The number of epochs, which is the number of times the CNN cycles through all the training data (Brownlee, 2022; Baeldung, 2022). An iteration is the number of batches that are completed to complete an epoch and as mentioned earlier, the batch size is the number of training samples evaluated within one iteration (Baeldung, 2022). The number of epochs is a hyperparameter typically determined by the experimenter selecting the value or determining the value based on performance (when the model is no longer making significant improvements) (Baeldung, 2023). The more epochs that take place usually correlate to a higher accuracy; however, it takes more time.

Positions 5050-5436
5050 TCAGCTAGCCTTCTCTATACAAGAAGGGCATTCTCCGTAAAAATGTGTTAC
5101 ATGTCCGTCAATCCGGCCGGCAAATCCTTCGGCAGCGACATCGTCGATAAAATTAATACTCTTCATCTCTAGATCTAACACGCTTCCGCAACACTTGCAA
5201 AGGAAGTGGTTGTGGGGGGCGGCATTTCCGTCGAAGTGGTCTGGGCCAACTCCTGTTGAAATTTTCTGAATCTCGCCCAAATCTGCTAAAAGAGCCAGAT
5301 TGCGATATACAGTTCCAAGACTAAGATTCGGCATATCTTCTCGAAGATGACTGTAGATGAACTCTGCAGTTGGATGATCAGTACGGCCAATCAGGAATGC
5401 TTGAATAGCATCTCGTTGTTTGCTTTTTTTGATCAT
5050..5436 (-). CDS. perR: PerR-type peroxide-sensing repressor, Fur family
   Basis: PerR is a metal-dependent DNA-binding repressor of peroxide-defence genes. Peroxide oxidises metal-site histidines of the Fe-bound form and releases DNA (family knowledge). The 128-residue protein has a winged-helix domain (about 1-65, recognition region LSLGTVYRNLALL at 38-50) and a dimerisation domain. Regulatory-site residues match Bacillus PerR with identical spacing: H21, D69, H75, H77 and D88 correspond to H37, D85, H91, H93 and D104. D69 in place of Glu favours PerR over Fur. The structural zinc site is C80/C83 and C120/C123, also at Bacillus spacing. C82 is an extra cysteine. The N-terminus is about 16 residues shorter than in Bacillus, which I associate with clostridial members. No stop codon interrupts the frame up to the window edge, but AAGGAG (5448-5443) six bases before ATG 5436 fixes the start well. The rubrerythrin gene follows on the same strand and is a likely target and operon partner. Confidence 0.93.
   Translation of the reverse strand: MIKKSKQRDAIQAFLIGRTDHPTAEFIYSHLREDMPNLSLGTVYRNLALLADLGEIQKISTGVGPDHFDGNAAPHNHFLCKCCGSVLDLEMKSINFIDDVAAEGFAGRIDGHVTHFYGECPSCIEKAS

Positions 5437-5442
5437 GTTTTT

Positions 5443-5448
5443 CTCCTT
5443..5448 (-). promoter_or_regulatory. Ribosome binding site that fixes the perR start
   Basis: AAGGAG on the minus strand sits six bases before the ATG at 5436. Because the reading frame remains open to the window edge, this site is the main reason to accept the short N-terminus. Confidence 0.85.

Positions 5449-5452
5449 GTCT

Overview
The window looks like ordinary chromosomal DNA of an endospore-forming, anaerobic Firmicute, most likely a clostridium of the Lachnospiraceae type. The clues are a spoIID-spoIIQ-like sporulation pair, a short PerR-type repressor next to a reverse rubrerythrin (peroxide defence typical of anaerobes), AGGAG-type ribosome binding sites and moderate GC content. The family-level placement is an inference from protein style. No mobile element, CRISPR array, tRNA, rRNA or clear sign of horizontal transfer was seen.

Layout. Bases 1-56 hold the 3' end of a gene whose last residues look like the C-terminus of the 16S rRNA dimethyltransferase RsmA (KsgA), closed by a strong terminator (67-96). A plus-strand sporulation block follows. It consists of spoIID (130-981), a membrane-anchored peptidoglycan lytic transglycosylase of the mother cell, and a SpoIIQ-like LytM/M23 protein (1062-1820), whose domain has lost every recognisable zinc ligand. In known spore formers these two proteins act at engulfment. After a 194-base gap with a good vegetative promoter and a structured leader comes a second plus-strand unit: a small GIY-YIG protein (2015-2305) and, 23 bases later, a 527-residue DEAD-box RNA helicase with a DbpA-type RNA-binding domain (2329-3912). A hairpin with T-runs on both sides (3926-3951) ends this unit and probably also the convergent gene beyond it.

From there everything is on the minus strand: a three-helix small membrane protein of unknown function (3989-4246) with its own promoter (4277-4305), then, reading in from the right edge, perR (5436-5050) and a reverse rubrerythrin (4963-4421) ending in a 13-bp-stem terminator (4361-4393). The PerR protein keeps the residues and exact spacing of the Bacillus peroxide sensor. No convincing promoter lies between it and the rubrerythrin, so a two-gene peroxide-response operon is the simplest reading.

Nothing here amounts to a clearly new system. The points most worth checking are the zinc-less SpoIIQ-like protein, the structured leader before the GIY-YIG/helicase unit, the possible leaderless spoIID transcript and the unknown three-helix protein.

In conclusion, CNNs have had a profound impact on computer vision by being able to computationally interpret visual data. While the state-of-the-art seem complex, they are all constructed with the same basic building blocks introduced herein. Ongoing research continues to enhance their abilities within fields such as autonomous vehicles and medical image diagnostics. CNNs have undeniably revolutionized our interaction with the visual world as a cornerstone of artificial intelligence and computer vision.



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Acknowledgments: We would like to thank Harsh Anand for taking time to review this article. Header photo provided by Placidplace.